President Barack Obama penned an op-ed in this morning's Wall Street Journal that reads like an apology to the business community. During the first two years, the Obama administration focused on economic recovery and the prevention of a future meltdown through financial regulatory reform. Today, however, his positions seems to have shifted as he announces a new executive order to review federal regulations and eliminate rules where possible.
Citing recent healthcare legislation and financial regulatory reform, major American corporations are shying away from spending money on growth. This is despite the fact that these companies hold over $2 trillion in cash and liquid assets.
The argument for less regulation reads somewhat antithetically. Obama is quick to point out how regulation places "unreasonable burdens on business — burdens that have stifled innovation and have had a chilling effect on growth and jobs." His executive order promises to eliminate "absurd and unnecessary paperwork requirements that waste time and money" as well as "avoid excessive, inconsistent and redundant regulation."
But in the same breath, he recognizes how a lack of government oversight nearly caused the next Great Depression. In the president's words:
At other times, we have failed to meet our basic responsibility to protect the public interest, leading to disastrous consequences. Such was the case in the run-up to the financial crisis from which we are still recovering. There, a lack of proper oversight and transparency nearly led to the collapse of the financial markets and a full-scale Depression.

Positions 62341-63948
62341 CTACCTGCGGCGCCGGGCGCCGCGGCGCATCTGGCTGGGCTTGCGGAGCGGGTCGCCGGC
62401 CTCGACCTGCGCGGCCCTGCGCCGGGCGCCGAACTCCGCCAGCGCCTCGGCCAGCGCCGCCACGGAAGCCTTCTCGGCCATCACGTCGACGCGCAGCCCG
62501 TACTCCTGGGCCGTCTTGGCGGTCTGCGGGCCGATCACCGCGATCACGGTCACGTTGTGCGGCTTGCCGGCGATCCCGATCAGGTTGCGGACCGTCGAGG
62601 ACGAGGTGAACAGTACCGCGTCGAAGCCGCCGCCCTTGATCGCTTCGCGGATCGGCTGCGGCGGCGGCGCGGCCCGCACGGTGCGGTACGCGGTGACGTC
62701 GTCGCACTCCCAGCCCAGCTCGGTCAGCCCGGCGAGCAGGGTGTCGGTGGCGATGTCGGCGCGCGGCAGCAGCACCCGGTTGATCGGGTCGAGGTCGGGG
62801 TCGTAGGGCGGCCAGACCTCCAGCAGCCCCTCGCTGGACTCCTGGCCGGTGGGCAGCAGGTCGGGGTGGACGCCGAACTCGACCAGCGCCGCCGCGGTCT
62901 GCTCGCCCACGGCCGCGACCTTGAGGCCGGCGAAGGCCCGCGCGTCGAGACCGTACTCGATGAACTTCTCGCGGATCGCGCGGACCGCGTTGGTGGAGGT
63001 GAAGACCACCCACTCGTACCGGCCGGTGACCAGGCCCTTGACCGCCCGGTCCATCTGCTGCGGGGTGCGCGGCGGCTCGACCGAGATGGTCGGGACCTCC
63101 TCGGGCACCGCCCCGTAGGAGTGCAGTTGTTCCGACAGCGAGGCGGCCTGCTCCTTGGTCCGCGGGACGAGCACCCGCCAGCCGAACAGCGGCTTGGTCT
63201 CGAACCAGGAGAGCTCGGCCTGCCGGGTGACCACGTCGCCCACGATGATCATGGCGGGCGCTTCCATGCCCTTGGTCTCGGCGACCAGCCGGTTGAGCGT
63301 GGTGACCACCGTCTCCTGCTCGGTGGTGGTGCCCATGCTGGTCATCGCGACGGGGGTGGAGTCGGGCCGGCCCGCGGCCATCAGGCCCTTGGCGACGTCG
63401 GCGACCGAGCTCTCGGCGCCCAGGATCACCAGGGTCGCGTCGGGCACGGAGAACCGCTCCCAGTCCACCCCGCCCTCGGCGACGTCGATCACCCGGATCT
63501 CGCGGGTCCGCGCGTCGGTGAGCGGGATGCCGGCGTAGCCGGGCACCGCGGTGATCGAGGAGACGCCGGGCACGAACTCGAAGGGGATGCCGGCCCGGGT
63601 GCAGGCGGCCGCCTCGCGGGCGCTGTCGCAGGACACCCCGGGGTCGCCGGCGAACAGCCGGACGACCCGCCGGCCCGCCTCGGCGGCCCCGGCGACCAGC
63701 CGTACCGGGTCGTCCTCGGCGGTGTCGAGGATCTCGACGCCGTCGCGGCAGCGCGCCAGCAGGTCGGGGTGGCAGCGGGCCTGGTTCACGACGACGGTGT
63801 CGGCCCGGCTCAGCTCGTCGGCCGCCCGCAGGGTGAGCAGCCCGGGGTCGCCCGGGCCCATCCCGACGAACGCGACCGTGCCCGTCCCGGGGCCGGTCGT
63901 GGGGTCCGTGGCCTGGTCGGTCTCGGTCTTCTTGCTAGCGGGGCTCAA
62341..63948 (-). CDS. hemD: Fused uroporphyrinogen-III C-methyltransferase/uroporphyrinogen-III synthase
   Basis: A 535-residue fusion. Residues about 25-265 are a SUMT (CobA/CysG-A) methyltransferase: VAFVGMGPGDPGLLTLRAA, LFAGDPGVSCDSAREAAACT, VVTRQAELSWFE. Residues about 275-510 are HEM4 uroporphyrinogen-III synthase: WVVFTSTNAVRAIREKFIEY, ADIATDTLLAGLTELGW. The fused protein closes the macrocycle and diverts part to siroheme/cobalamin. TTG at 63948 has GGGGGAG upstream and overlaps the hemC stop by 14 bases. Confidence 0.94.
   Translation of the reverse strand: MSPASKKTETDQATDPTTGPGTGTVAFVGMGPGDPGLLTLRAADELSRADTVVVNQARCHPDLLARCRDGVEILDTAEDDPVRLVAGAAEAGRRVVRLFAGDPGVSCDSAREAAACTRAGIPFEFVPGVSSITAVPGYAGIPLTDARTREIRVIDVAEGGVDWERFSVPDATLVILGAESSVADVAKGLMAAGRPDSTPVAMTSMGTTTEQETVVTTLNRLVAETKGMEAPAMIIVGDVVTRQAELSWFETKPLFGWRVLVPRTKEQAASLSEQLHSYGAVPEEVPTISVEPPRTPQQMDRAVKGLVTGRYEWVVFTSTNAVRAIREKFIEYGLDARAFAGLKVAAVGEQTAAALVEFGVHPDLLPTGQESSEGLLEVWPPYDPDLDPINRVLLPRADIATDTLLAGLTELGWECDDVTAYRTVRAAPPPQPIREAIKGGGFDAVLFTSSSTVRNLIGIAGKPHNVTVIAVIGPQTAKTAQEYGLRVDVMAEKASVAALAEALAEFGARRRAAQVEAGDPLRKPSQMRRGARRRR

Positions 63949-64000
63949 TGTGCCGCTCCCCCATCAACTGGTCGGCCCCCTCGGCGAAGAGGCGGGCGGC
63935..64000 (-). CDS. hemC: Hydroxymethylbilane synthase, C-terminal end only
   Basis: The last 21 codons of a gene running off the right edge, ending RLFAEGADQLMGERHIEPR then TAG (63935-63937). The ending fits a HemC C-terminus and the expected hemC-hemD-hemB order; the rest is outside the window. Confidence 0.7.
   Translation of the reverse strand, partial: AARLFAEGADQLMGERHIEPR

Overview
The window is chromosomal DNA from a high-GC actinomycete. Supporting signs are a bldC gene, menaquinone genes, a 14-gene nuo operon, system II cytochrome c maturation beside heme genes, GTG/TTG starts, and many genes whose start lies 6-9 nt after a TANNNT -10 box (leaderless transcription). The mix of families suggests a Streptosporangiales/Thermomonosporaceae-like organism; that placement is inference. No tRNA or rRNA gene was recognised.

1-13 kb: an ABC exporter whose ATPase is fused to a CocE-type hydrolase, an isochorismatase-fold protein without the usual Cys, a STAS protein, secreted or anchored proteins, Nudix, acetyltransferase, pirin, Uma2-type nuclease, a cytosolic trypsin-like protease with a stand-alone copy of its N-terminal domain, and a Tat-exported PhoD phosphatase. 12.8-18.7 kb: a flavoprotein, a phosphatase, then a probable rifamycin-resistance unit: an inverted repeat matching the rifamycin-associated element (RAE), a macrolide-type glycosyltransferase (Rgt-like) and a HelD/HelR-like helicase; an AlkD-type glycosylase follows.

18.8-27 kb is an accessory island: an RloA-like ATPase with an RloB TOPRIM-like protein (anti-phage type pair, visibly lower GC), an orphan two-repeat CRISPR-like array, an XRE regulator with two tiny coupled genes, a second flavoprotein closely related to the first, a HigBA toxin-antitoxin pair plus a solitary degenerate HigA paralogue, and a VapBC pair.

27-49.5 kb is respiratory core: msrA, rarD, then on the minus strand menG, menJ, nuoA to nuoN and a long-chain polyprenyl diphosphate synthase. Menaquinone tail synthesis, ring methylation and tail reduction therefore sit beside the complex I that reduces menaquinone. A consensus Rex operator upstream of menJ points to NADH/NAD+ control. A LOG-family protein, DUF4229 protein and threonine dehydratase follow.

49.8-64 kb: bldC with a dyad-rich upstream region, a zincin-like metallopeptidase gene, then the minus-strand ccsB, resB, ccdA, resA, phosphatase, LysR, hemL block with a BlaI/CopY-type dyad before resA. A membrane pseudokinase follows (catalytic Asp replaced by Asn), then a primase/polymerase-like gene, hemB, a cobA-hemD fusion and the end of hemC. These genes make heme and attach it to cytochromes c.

Obama supports his arguments using examples that range from baby formula to saccharine, from workplace safety to more fuel-efficient cars. He also mentions how he will strive to cut regulation most where it limits small business.
Beyond the brief mea culpa for the government's failure in the financial crisis, however, there is no mention of regulatory reform in the financial sector. It left unclear, then, which regulations Obama means when he promises to get rid of the "dumb" ones?
ABC's Jake Tapper has already identified today's op-ed and executive order to follow as "another proverbial move to center" for Obama. Having named Wall St. veteran Bill Daley as his new chief-of-staff and coasting on soaring approval ratings in the wake of the Arizona shootings, the timing seems just about right.